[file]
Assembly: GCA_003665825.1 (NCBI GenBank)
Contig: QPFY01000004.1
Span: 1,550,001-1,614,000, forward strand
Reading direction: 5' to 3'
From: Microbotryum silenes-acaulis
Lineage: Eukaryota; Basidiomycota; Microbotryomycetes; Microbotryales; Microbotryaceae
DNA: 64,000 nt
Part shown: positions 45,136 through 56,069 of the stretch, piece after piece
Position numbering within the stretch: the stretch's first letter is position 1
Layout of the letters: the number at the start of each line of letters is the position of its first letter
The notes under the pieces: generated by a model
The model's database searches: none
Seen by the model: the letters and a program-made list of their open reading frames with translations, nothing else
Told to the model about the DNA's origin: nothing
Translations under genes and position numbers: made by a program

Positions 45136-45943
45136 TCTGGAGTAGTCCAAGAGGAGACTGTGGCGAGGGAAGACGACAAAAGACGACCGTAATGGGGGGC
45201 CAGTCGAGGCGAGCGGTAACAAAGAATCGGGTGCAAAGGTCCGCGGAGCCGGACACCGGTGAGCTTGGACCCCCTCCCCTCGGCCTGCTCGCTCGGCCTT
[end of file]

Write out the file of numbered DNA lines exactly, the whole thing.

Assembly: GCA_003665825.1 (NCBI GenBank)
Contig: QPFY01000004.1
Span: 1,550,001-1,614,000, forward strand
Reading direction: 5' to 3'
From: Microbotryum silenes-acaulis
Lineage: Eukaryota; Basidiomycota; Microbotryomycetes; Microbotryales; Microbotryaceae
DNA: 64,000 nt
Part shown: positions 45,136 through 56,069 of the stretch, piece after piece
Position numbering within the stretch: the stretch's first letter is position 1
Layout of the letters: the number at the start of each line of letters is the position of its first letter
The notes under the pieces: generated by a model
The model's database searches: none
Seen by the model: the letters and a program-made list of their open reading frames with translations, nothing else
Told to the model about the DNA's origin: nothing
Translations under genes and position numbers: made by a program

Positions 45136-45943
45136 TCTGGAGTAGTCCAAGAGGAGACTGTGGCGAGGGAAGACGACAAAAGACGACCGTAATGGGGGGC
45201 CAGTCGAGGCGAGCGGTAACAAAGAATCGGGTGCAAAGGTCCGCGGAGCCGGACACCGGTGAGCTTGGACCCCCTCCCCTCGGCCTGCTCGCTCGGCCTT